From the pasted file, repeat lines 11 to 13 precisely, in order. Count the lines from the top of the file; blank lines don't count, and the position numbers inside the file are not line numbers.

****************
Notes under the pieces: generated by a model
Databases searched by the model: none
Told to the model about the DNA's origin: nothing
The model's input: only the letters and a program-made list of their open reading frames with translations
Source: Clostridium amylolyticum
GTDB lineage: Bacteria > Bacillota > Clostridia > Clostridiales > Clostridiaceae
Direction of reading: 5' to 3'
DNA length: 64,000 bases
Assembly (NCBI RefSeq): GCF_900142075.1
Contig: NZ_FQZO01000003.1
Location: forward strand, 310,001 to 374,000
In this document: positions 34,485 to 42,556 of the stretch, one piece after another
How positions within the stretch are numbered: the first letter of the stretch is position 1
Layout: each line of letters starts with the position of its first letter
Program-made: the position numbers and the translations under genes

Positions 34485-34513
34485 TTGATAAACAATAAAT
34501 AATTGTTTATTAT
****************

Location: forward strand, 310,001 to 374,000
In this document: positions 34,485 to 42,556 of the stretch, one piece after another
How positions within the stretch are numbered: the first letter of the stretch is position 1